A Guide to Coffee Roasting To be able to produce coffee, it starts with green coffee beans, soft spongy beans that smell like grass, which are thoroughly dried and later roasted and brewed to come up with an aromatic, flavorful drink. The process of producing coffee is by roasting the green coffee beans on a gradual phase such that when the desired temperature is reached, an aroma, which is characteristic of coffee, is emitted and the roasted beans are now in a state which can be referred to as coffee. Levels of organic compounds, such as amino acids, protein, sugars and caffeine, a stimulant which is linked with the central nervous system, are contained in green coffee beans and when these beans are roasted a chemical reaction takes place, which is known as the Maillard reaction, which is a chemical reaction between amino acids and sugars, and this reaction produces brown, roasted beans that possess a distinct aroma and flavor. Roasting coffee is a mastery of having the ability to know when the beans are roasted to give that aroma and flavor and not burnt. Only coffee masters know how to produce the four categories of roasted coffee – light, medium, medium-dark, and dark. All categories give that aromatic smell but the flavor of each differs.
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Sound is a good indicator of the roasting temperature, such that there are two temperatures to watch during roasting, which produce a distinct sound in each, – temperature at 196 degrees Centigrade which emits the first crack sound, marking the beginning of a light roast coffee, and at 224 degrees Centigrade, which emits the second crack.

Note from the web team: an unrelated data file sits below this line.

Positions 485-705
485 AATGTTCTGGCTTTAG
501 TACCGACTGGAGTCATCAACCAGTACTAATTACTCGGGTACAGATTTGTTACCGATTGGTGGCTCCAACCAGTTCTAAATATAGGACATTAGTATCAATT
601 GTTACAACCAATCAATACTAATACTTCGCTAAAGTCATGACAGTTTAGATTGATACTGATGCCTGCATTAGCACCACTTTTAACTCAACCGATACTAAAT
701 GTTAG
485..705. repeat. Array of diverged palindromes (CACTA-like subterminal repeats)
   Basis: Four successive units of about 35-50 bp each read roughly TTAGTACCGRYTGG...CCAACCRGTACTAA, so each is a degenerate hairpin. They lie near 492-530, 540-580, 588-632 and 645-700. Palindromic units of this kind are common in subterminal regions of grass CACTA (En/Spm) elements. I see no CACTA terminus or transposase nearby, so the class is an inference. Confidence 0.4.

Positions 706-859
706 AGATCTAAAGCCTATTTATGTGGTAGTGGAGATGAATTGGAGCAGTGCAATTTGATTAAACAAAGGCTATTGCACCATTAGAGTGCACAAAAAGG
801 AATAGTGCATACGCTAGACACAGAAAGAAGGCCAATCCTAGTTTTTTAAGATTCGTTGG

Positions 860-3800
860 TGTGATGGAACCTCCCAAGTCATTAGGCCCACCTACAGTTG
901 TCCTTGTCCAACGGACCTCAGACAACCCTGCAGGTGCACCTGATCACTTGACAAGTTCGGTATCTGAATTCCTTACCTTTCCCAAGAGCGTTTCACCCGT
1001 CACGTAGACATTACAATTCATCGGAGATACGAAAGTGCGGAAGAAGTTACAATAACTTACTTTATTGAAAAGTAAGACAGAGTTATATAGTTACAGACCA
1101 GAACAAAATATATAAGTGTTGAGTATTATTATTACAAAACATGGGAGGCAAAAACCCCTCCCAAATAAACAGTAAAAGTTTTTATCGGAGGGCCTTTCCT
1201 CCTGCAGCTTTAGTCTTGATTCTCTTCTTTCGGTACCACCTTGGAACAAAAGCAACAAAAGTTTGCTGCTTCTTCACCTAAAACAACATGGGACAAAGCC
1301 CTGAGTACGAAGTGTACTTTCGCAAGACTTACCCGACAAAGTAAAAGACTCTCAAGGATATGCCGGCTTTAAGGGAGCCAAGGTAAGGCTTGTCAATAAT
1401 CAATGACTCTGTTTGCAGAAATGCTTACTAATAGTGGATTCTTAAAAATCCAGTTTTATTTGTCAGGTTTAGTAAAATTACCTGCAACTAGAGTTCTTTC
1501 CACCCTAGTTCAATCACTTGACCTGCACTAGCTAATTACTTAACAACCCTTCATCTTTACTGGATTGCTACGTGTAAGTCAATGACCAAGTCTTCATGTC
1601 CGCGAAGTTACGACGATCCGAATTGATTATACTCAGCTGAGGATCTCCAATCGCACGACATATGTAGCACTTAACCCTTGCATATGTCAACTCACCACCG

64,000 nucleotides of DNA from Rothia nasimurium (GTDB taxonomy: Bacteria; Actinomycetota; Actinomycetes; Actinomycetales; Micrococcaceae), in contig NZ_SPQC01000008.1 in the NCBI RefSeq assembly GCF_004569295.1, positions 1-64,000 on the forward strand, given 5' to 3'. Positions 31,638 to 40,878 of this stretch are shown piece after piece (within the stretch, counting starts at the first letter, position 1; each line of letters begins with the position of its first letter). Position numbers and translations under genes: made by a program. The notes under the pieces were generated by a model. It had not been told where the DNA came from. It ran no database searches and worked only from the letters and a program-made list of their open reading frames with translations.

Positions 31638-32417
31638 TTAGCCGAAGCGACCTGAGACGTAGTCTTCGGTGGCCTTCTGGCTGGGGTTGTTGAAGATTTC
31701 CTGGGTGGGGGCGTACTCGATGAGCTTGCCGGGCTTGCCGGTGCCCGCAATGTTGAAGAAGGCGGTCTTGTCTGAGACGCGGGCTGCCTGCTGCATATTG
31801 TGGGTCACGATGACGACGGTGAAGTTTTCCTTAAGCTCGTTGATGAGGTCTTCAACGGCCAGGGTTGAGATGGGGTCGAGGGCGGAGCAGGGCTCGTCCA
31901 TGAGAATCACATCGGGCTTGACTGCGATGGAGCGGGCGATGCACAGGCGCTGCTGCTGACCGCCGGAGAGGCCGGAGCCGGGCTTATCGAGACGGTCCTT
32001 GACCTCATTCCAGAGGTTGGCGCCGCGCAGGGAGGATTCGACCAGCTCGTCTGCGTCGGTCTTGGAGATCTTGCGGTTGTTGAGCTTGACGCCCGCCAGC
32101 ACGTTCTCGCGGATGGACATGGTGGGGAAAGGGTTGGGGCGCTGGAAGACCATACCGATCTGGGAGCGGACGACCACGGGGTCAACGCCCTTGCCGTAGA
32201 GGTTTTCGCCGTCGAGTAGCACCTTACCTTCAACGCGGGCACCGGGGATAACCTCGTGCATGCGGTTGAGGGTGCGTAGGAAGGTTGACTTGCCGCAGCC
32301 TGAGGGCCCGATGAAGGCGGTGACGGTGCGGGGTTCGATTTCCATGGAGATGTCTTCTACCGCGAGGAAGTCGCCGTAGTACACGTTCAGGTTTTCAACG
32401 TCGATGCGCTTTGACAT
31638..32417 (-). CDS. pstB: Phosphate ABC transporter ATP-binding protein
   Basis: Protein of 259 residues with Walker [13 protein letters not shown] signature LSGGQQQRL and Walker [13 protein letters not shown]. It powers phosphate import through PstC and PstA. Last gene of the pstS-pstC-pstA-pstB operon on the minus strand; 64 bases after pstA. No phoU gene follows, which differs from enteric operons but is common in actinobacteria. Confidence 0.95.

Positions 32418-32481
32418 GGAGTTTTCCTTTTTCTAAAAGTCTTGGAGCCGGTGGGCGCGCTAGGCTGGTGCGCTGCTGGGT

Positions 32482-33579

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Light roasts coffee are light brown in color and characteristic of having no presence of oil on the surface because they have not been roasted long enough for the oils to come out. Common examples in the market of light roast coffee are known as Light City, Half City, and Cinnamon Coffee. Medium roast coffee is of medium brown, has a stronger flavor than light roast coffee and, still, non-oily. City Coffee, American Coffee, and Breakfast Coffee are examples of names which refer to medium roast coffee. For medium dark roast coffee, the results come out as a rich, dark color coffee, slightly oily, and having a bittersweet aftertaste. Medium dark roast coffee is also referred to as Full City coffee. Dark roast coffee is typically a shiny black bean coffee, shiny due to the oil that comes out during roasting, has a bitter taste, less acidity and slightly dark to charred color. They are in popular demand than the other categories, such that they come in different names: High, Continental, New Orleans, European, Espresso, Viennese, Italian, and French.